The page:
In Response to Steven Landsburg

Today we publish the first in a three-part series of guest responses to Steven Landsburg’s comments that not only reiterated but also added to the demeaning statements Rush Limbaugh made about Georgetown law student Sandra Fluke earlier this month. This post comes from Joanna Scott, Roswell Smith Burrows Professor of English and Faculty Associate to the Susan B. Anthony Institute, University of Rochester.

I find it deeply disappointing to read our colleague Steven Landsburg’s comments directed at Georgetown University law student Sandra Fluke.  It’s one thing to examine the legal and economic ramifications of subsidized health care.  We’re on vastly different ground, however, when inflammatory language is introduced and charges are made about a young woman’s character.  The insults launched by Professor Landsburg are breathtakingly ugly.  After applauding Rush Limbaugh for introducing the analogy between subsidized contraception and “mandatory on-line sex videos” and declaring that Sandra Fluke’s “position…deserves only to be ridiculed, mocked and jeered,” he sets out to ridicule, mock, and jeer.  Rush Limbaugh called Ms. Fluke a slut.  Professor Landsburg tells us that “prostitute” would be a better word for her, and even better than prostitute would be “extortionist.”  Still not content, he adds “contraceptive sponge” to the list.  Surely Professor Landsburg knows that words never float entirely free from their definitions.  He purports to go after Sandra Fluke’s “position.”  But when I last checked, a prostitute is by definition a person, not a position.  An extortionist is by definition a person, not a position.  Oddly, in Professor Landsburg’s unusual dictionary, “contraceptive sponge”–generally not a person–is a phrase he says he reserves “very clearly and specifically for people.”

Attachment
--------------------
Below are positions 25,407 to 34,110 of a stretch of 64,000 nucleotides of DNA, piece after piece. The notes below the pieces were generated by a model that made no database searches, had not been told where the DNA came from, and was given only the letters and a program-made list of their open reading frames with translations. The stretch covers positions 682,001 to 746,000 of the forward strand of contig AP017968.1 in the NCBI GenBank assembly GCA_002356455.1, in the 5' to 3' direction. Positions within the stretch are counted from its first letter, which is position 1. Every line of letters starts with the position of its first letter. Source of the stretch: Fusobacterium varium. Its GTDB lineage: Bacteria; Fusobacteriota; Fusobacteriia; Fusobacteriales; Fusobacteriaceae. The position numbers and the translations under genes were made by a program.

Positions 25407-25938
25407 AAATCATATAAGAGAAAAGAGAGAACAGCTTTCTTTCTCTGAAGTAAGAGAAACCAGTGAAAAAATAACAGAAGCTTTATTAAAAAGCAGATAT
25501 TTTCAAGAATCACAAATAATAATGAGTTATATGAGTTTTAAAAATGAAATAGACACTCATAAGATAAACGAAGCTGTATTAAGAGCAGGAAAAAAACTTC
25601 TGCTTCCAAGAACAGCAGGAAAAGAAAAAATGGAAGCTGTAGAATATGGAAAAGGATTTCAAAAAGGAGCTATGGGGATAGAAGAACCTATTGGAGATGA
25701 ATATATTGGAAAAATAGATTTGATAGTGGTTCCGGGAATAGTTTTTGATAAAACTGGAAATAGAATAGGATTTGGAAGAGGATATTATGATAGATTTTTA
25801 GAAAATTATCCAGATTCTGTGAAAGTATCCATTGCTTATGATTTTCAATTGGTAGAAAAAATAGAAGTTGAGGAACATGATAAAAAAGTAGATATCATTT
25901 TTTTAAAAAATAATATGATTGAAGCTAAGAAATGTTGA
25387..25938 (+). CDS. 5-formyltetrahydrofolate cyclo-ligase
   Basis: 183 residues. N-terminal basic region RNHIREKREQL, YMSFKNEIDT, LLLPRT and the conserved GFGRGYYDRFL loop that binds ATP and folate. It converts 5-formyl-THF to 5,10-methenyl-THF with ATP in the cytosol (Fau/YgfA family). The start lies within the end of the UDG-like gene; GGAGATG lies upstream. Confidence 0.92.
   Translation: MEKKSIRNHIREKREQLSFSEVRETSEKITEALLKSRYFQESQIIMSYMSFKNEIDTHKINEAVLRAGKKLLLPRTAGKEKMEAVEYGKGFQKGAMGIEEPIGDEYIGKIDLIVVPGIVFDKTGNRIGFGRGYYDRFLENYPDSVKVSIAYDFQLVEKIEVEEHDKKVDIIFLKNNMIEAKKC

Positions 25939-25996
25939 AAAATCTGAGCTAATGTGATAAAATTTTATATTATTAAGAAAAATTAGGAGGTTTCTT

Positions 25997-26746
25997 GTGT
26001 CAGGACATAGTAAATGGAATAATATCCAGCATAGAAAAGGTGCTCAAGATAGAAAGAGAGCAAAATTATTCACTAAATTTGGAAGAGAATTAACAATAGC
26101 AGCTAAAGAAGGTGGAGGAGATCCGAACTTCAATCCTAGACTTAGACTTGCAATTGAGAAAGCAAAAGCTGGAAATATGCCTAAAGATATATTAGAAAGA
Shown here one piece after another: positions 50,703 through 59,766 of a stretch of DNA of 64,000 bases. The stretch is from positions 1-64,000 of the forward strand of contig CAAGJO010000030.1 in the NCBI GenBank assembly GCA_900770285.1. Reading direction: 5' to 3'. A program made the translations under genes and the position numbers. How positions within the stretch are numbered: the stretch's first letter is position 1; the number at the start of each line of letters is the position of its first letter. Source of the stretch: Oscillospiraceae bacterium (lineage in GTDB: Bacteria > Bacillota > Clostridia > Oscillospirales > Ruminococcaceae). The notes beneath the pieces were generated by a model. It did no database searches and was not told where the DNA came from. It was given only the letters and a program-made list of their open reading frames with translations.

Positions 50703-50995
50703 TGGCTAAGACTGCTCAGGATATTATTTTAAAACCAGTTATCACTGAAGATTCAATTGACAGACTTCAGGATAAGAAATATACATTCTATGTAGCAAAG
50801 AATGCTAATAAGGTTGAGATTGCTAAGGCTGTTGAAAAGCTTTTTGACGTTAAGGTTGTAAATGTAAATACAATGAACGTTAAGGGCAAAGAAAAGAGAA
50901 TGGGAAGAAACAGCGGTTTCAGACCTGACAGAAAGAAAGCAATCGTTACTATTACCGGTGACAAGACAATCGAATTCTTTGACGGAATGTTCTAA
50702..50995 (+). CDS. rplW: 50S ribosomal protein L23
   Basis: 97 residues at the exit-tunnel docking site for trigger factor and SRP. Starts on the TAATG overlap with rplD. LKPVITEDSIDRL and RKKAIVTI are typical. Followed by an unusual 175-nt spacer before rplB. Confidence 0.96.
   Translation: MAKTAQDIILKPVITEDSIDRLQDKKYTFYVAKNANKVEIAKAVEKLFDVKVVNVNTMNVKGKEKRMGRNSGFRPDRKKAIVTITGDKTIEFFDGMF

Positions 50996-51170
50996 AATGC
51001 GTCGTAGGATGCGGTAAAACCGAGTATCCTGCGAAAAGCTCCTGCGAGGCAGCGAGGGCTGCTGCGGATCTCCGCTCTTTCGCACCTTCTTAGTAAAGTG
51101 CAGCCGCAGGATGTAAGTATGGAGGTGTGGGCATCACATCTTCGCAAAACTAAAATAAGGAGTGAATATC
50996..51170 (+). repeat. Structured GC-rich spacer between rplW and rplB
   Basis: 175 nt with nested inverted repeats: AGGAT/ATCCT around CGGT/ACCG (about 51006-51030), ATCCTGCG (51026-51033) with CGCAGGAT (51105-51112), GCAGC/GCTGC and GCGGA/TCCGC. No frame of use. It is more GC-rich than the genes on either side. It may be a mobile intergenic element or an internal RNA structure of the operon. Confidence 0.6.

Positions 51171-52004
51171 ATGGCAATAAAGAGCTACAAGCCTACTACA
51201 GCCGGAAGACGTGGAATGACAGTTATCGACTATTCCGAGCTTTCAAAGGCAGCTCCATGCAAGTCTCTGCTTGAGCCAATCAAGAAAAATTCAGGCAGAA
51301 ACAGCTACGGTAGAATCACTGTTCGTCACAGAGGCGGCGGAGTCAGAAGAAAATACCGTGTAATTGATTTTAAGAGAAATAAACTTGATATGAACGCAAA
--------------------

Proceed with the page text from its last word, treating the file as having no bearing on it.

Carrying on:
At the center of this storm is Ms. Fluke, a person, not a position. For her Congressional testimony on the benefits of subsidized birth control, she deserves “requisite mockery,” Professor Landsburg declares.  His logic is perplexing when he goes on to insist, in a public letter to President Seligman, that he “dissected [the arguments] with respect.”

The initial charge of “slut” made by Rush Lindbaugh is an undeniably loaded insult, and the degradation associated with it colors all the words Professor Landsburg offers as substitutes.  He ridicules, he mocks, he jeers.  But I know enough of our faculty at the University of Rochester to be able to say that Professor Landsburg is not typical.  I can assure our students that if we disagree with your argument, we will not ridicule, mock, or jeer.

About Kaitlin Legg

Former Program Assistant at the Susan B. Anthony Institute for Gender and Women's Studies at the University of Rochester.
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